Sunday, February 10, 2008

Consigned to the Flames VI: Evelyn Waugh

From Evelyn Waugh's diary of Friday, October 10, 1919
This morning I tore out and destroyed all the first part of this diary about the holidays. There was little worth preserving and a very great deal that could not possibly be read and was really too dangerous without being funny.
Considering how open and unashamed (and funny) are the portions of Evelyn Waugh's diaries that have appeared in print, it's natural to speculate about what tales of teenage enormities he may have destroyed that day. If his grandson Alexander Waugh's guess is accurate, however, the excised portions dealt primarily with his frustration with--and embarrassment about--his absurdly theatrical father. Most likely, it seems, we lost little by Evelyn's temporary squeamishness.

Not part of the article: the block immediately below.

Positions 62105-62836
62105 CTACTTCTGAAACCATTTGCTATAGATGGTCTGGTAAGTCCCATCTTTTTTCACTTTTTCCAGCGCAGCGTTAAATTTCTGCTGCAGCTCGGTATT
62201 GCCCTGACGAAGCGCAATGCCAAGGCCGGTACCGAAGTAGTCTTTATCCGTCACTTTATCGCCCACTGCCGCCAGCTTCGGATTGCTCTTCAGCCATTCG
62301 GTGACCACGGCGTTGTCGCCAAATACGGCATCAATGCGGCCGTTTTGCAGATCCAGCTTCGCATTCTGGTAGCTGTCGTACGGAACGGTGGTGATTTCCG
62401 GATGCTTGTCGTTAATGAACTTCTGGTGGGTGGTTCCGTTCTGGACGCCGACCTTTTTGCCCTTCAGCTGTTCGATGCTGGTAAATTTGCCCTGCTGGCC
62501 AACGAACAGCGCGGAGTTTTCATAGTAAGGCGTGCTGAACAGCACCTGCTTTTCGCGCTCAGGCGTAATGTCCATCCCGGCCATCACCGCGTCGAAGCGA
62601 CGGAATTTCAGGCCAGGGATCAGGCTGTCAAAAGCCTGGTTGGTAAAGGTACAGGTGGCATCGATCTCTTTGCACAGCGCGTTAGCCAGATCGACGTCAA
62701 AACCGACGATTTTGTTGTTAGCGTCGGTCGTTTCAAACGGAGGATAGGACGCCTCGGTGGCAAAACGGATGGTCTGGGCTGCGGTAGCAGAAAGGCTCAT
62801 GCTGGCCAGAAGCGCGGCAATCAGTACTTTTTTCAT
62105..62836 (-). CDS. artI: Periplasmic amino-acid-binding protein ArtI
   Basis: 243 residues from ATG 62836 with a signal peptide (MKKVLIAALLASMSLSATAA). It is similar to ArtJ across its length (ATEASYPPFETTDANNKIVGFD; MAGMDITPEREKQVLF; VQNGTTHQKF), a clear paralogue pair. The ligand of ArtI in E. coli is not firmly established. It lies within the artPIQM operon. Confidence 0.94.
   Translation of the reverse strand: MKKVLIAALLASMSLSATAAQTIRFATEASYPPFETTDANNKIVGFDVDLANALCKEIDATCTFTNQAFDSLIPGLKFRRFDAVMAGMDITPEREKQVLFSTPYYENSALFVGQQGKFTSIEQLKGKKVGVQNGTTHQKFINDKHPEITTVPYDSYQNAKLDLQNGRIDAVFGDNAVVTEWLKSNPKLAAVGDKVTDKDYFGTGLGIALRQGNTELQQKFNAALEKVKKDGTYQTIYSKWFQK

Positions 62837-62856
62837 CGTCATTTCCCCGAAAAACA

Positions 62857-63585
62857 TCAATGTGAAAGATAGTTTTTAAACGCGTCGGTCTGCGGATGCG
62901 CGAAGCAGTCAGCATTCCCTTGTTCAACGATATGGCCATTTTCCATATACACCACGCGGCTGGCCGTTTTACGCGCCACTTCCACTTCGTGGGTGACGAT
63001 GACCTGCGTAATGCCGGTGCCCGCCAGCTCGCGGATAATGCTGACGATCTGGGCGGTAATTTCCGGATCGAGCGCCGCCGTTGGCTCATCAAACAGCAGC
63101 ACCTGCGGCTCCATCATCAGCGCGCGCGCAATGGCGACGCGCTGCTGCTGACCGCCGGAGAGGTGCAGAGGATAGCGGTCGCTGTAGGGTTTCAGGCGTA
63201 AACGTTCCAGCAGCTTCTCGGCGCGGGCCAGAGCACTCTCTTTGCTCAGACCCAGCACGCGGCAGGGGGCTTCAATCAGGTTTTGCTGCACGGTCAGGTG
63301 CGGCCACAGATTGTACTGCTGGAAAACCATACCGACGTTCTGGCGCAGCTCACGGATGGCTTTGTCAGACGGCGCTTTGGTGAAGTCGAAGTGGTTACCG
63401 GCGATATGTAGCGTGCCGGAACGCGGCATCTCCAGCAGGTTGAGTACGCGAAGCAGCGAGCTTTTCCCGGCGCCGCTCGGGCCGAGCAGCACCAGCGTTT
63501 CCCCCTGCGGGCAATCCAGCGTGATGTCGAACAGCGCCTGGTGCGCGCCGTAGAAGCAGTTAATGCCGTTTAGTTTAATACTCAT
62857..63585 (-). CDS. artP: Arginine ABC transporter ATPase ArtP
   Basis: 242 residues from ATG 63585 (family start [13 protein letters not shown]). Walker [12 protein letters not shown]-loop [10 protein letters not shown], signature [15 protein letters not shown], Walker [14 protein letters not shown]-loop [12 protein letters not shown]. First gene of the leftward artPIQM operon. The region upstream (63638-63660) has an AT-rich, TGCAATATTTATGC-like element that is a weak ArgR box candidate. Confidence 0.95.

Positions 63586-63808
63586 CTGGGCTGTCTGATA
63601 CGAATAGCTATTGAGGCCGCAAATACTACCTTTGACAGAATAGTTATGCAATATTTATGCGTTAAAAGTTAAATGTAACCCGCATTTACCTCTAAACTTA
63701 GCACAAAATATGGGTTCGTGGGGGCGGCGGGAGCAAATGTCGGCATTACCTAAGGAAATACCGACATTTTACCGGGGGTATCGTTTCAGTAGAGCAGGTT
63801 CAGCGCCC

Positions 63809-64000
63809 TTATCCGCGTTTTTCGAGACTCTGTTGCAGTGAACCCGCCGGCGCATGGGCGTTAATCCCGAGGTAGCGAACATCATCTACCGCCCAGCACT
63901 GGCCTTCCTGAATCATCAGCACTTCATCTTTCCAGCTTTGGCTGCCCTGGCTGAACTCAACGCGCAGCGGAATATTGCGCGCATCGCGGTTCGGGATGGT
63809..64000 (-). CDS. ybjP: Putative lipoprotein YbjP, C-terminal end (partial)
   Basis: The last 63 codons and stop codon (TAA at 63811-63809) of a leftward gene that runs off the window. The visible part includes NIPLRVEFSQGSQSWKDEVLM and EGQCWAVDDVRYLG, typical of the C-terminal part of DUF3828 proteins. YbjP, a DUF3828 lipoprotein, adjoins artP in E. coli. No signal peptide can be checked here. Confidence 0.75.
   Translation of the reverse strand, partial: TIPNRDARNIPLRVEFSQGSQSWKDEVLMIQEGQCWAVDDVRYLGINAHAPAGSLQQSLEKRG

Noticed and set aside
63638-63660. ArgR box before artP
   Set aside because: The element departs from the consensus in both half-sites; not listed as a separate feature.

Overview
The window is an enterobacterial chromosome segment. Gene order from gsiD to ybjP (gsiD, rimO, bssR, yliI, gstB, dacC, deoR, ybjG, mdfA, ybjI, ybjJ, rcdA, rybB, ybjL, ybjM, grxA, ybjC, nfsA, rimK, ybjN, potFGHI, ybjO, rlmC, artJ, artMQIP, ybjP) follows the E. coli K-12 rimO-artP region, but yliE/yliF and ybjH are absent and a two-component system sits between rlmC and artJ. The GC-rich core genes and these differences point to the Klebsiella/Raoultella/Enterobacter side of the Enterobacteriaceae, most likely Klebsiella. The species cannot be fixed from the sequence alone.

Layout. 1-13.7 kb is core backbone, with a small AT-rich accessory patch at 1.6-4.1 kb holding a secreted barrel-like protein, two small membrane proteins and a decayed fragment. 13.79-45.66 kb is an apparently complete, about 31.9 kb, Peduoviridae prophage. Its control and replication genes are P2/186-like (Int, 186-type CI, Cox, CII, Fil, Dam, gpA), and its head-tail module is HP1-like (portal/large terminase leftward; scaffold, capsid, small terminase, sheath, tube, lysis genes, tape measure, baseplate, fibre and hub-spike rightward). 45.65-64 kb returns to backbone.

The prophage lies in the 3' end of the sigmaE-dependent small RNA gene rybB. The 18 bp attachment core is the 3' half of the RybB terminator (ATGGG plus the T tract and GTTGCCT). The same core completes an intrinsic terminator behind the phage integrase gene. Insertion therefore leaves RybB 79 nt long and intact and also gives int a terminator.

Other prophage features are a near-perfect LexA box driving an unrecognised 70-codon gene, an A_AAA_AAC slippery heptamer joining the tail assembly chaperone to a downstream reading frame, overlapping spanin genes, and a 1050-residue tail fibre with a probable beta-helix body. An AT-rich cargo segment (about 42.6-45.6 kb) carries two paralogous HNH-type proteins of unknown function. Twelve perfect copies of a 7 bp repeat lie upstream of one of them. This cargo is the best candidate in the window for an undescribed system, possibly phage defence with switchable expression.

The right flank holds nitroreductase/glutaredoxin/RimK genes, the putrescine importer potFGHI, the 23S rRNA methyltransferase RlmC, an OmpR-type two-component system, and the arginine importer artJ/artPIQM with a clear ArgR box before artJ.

Of more interest is this tidbit, also gleaned from Alexander Waugh's Fathers and Sons: The Autobiography of a Family (2004), regarding Evelyn's first attempt at a full-length novel, written when he was an aimless twenty-one:
During his second term The Temple of Thatch was returned to him in the post by a trusted friend, with a letter stating that he had not in the least enjoyed it. Evelyn consigned the manuscript to the flames of the school boiler.
Whereas the missing diary entries seem ultimately unlamentable, the novel, though almost certainly not good, would be interesting to see, if only because of its subject, black magic--an art in which both Evelyn and, later, his son Auberon dabbled jokingly as part of their perpetually performed suite of effects designed to discomfit their schoolmasters.

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